Hausdorff dimension of a subset of Cantor set

What is the Hausdorff dimension of the subset $$F := \{ x = \sum^\infty_{n=1} \frac{2 x_n}{3^n} \in [0,1] : x_n \in \{ 0 , 1 \} , x_n = 1 \Rightarrow x_{n+1}=0 \}$$ of the Cantor set? Is it known already?

As far as I know, this set can be corresponded to a binary tree related to the Fibonacci sequence. (I don't know how to call that tree.)

• Presumably, the subscript $n$ on the last $x$ should be $n+1$. Then, at stage $n$ of the usual middle-thirds construction of the Cantor set, when you have $2^n$ intervals of length $1/3^n$ each, the number of those intervals that meet $F$ is the $n$-th Fibonacci number (if you index the Fibonacci numbers appropriately), which is asymptotically a constant time $\phi^n$, where $\phi$ is the golden ratio $(1+\sqrt 5)/2$. So I'd expect the Hausdorff dimension of $F$ to be $(\ln\phi)/(\ln 3)$. Commented Feb 15, 2012 at 23:31
• If so, then you can brake your set in two parts, those which start with $1,0$ and the rest. These parts are rescalings of the original set with coefficients $\tfrac19$ and $\tfrac13$ therefore dimension is the number $\alpha$ such that $$\tfrac 1{3^\alpha}+\tfrac1{9^\alpha}=1.$$ Commented Feb 15, 2012 at 23:35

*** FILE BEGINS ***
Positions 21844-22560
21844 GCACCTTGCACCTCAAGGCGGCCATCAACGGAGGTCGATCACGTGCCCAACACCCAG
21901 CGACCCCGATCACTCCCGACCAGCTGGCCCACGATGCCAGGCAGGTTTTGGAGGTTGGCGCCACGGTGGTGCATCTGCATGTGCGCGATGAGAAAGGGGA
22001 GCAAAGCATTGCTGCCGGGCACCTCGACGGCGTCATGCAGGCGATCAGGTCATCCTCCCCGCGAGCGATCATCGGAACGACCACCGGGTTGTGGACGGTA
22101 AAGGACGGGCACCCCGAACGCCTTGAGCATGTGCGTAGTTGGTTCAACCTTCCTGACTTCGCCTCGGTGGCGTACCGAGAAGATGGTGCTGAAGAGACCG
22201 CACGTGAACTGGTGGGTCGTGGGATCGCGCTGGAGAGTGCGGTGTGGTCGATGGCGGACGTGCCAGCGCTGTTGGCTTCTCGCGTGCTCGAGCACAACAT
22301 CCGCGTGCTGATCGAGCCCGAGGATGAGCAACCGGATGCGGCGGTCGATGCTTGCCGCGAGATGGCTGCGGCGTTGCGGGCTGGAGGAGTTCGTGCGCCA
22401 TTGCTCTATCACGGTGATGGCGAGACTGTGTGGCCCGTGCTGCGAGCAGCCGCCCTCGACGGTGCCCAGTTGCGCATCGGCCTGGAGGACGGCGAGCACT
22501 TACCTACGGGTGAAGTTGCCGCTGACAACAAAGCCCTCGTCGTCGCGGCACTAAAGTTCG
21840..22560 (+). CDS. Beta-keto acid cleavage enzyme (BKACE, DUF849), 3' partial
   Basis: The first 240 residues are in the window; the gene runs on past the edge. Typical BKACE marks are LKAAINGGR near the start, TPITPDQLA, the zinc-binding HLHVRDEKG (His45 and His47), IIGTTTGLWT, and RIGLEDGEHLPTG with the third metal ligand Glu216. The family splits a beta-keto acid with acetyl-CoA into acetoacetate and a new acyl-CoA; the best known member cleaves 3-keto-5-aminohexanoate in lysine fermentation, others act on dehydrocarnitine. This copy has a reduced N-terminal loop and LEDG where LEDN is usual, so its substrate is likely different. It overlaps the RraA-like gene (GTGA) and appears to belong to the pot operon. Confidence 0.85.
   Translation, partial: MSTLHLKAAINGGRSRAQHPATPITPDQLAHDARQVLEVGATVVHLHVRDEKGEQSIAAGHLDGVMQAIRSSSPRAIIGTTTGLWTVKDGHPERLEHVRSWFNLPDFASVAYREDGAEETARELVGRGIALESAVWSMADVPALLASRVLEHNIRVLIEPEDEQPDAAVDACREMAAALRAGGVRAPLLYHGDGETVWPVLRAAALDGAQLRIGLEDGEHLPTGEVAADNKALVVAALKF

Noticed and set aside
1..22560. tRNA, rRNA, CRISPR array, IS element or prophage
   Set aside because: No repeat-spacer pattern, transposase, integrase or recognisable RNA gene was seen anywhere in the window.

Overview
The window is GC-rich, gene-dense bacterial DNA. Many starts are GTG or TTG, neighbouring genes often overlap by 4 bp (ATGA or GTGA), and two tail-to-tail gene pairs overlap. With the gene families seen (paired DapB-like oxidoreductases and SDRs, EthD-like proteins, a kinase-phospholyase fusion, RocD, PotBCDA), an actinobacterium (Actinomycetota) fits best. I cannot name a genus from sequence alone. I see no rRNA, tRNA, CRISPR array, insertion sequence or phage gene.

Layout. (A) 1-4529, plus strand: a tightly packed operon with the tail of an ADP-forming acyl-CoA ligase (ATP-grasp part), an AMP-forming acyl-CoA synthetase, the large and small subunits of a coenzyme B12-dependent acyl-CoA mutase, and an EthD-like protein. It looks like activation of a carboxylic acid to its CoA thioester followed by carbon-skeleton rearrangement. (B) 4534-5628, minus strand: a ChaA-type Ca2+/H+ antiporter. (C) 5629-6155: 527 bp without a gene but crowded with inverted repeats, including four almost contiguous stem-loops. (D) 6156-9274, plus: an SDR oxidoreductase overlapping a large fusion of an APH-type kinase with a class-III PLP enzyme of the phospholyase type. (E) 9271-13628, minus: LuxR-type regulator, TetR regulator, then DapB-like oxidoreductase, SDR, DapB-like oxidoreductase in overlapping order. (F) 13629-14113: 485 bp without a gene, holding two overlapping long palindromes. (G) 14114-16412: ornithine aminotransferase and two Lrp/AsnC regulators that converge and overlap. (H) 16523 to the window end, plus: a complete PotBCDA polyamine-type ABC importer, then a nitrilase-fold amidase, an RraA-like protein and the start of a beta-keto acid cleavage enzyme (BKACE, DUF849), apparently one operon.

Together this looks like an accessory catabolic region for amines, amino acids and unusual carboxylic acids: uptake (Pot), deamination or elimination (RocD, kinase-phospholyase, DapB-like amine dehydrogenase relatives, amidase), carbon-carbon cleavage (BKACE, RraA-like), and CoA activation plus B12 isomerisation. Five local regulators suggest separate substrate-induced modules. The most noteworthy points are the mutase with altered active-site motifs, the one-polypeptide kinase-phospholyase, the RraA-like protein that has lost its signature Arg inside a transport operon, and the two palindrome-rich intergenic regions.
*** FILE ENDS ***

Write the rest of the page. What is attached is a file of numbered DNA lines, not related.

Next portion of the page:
• Edit: $x_n=1 \Rightarrow x_{n+1}=0$. Commented Feb 15, 2012 at 23:59
• See related math.SE question: math.stackexchange.com/questions/73547/… Commented Feb 16, 2012 at 1:43
• Thanks for your replies~ @Anton, I'm still uncertain about one point. At step n+1, the part starting with 1 doesn't seem to be exactly a self-similar part of the set at step n. And why is the ratio $\frac{1}{9}$ for this part? Commented Feb 16, 2012 at 4:19

The condition that $x_n = 1 \Rightarrow x_{n+1} = 0$ is a Markov condition: the value of $x_{n+1}$ is restricted by the value of $x_n$. In your case you are considering all sequences in $\{0,1\}^\mathbb{N}$ such that the symbol $1$ cannot follow itself; one could also consider more symbols and more complicated restrictions, such as "every occurrence of $2$ can only be followed by $0$ or $2$, but not $1$". See http://en.wikipedia.org/wiki/Subshift_of_finite_type for more details.
When you construct a subset of the Cantor set as in your question, the topological entropy turns out to be directly related to the Hausdorff dimension: namely Hausdorff dimension is topological entropy divided by $\log \lambda$, where $\lambda$ is the contraction ratio at each step of the construction of the Cantor set.
• Would you mind clarifying whether the set $F$ is self-similar or not? Commented Feb 25, 2012 at 4:53